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Lugh Ildánach

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  1. Like
    Lugh Ildánach got a reaction from nico in Today's Irish Republicans and Marx's "The Eighteenth Brumaire of Louis Bonaparte."   
    I would fundamentally disagree with you on this point. We need to recognise that these things, fair remuneration for work, free education etc., are not possible under capitalism. We need to look at the reasons why we are paid a fraction of the value of our labour, why we do not have free health care or education, unless you look at the causes, you can't hope to change it. Demanding these changes, without demanding a change of the system that causes them is meaningless.
  2. Like
    Lugh Ildánach got a reaction from nico in Comhrá Leanúnach - Ongoing Chat for Learners   
    Dia daoibh a chairde! Tá mé ag foglaim an teanga freisin!!!
  3. Like
    Lugh Ildánach reacted to nico in Lost Youth – Songs of Solidarity   
    http://youtu.be/t02Ojd8FnOo

     




  4. Like
    Lugh Ildánach reacted to nico in Lost Youth – Songs of Solidarity   
    Some of the songs included on the track:
     




     




  5. Like
    Lugh Ildánach reacted to nico in Lost Youth – Songs of Solidarity   
    ‘Lost Youth – Songs of Solidarity’ is a benefit CD for a young Palestinian theatre performer imprisoned since 2005. A portion of the proceeds from the sale of this collection will also go towards highlighting the child prisoner issue.
    Buy the CD or Download – CLICK HERE





     
    In 2005 A’edoon, a Palestinian youth theatre group from Balata Refugee Camp in the West Bank, visited Ireland, Scotland and England to perform ‘dabke’ dance and drama at local festivals. Organisers had seen the trip as a chance to demonstrate to a foreign audience the richness and vibrancy of Palestinian culture. It was also an opportunity to take a large group of young people away from the dangers and stresses of a life enclosed by occupation and conflict.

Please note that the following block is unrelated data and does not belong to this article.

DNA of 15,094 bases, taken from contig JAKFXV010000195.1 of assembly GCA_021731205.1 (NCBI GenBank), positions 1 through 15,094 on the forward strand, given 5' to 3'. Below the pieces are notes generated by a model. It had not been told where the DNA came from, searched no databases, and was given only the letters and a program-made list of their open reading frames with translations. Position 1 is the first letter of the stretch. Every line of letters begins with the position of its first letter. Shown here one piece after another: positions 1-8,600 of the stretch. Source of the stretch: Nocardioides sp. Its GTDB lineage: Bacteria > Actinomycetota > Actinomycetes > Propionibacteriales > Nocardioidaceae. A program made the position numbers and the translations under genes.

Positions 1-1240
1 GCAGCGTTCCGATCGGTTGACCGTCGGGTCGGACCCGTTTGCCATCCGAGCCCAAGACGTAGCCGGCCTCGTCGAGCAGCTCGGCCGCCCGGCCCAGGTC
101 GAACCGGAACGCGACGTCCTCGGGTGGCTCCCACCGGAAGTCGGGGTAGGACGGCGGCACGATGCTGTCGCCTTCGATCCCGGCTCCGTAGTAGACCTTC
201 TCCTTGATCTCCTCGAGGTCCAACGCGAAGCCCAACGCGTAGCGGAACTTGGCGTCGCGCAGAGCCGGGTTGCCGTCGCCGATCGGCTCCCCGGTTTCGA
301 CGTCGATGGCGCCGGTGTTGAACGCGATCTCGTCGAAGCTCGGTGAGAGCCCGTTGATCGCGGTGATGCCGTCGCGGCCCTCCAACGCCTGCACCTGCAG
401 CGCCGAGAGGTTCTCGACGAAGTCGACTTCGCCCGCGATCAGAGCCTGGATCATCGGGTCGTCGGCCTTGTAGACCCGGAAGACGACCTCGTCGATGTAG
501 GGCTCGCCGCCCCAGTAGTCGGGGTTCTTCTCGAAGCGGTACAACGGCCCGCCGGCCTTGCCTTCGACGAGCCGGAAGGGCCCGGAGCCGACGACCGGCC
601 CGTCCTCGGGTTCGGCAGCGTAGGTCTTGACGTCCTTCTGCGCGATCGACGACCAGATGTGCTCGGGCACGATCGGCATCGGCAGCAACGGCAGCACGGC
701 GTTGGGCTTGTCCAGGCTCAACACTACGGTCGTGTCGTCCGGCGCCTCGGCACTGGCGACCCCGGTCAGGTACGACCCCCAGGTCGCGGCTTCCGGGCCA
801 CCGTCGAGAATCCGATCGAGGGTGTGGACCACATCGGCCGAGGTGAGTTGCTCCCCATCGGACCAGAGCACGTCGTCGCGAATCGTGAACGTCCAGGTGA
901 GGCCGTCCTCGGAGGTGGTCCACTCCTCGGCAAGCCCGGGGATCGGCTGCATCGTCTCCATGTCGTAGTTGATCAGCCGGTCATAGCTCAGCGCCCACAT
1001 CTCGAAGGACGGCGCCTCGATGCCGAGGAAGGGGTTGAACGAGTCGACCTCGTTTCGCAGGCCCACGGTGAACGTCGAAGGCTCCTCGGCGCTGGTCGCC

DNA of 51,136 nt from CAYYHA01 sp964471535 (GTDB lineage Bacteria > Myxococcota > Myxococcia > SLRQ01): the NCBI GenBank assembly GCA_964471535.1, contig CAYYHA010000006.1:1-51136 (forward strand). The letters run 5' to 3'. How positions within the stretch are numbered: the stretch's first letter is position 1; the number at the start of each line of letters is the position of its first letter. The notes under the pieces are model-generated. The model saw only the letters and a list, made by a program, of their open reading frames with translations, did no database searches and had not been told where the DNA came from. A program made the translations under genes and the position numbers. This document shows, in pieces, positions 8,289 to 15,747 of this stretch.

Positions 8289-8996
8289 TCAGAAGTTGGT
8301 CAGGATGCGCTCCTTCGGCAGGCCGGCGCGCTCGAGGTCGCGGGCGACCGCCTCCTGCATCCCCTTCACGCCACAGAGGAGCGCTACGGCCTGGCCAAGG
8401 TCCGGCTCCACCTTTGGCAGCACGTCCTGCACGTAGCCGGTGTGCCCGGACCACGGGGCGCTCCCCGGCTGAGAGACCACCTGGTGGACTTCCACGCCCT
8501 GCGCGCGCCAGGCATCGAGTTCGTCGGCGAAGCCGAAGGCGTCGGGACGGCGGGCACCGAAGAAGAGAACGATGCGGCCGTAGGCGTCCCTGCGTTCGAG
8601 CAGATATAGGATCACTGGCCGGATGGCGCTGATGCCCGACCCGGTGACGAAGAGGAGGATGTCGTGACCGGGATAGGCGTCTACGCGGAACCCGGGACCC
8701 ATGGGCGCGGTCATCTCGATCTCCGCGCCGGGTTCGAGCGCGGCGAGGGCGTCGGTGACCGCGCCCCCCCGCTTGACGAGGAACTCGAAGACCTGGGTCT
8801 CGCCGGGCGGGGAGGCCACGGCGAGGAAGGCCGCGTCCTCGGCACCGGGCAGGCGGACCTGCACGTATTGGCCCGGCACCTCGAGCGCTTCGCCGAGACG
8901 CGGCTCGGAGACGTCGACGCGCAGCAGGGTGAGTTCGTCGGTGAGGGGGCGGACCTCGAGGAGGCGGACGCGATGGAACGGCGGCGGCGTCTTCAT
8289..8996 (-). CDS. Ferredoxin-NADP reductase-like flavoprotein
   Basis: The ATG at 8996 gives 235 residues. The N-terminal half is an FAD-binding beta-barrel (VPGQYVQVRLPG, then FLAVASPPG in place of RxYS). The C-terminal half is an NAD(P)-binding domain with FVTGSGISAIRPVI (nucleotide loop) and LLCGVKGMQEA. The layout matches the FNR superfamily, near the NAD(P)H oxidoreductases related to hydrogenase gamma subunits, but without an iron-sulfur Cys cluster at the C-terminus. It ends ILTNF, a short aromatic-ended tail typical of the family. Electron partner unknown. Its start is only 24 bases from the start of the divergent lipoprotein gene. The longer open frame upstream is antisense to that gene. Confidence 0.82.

As the group crossed between the West Bank and Jordan, a 15-year-old performer was taken away by soldiers. Mohammed was kept in interrogation for over two months and ultimately sentenced by a military court on spurious charges. He is due for release in 2012.


     
     


    Back Cover - Click to enlarge and see tracklisting


     
    Rich, passionate and absorbing, the album contains an eclectic mix of songs and tunes from a variety of genres. Traditional Irish and Basque tracks nestle comfortably between thought-provoking political folk and Palestinian hip-hop contributions.
    For more information contact lostyouth2011 [at] live.ie
    Follow us on Facebook.
  6. Like
    Lugh Ildánach reacted to Frithbheart32 in Another privatised bin service increases charges in Dublin   
    This is causing murder in working class Dublin, again another tax on money they dont have.
     
    And the council workers were told either move to another department within council which they know is unfeasible or go capital driven private company with your pension severed, much lower pay, and no assurances like what state provided.
     
    They know damn well the only people that will assume this role is Poor desperate migrant workers who serve as expendible drones
  7. Like
    Lugh Ildánach got a reaction from nico in Comhrá Leanúnach - Ongoing Chat for Learners   
    Dia daoibh a chairde! Tá mé ag foglaim an teanga freisin!!!
  8. Like
    Lugh Ildánach got a reaction from nico in Today's Irish Republicans and Marx's "The Eighteenth Brumaire of Louis Bonaparte."   
    But the point is that the system is what causes all of these things that you complain of. If you don't want to change the system, then what do you want to change? You want to make it fairer? That's impossible, capitalism is not fair, and cannot be fair.
     
    Its not armed revolution or nothing though. There are ways of surviving the system (having a job etc.) and also planning on how to bring about real social change. And I don't believe that it requires men of any more stature than the average working person, if it did, then it wouldn't be a democratic revolution.
  9. Like
    Lugh Ildánach got a reaction from nico in Today's Irish Republicans and Marx's "The Eighteenth Brumaire of Louis Bonaparte."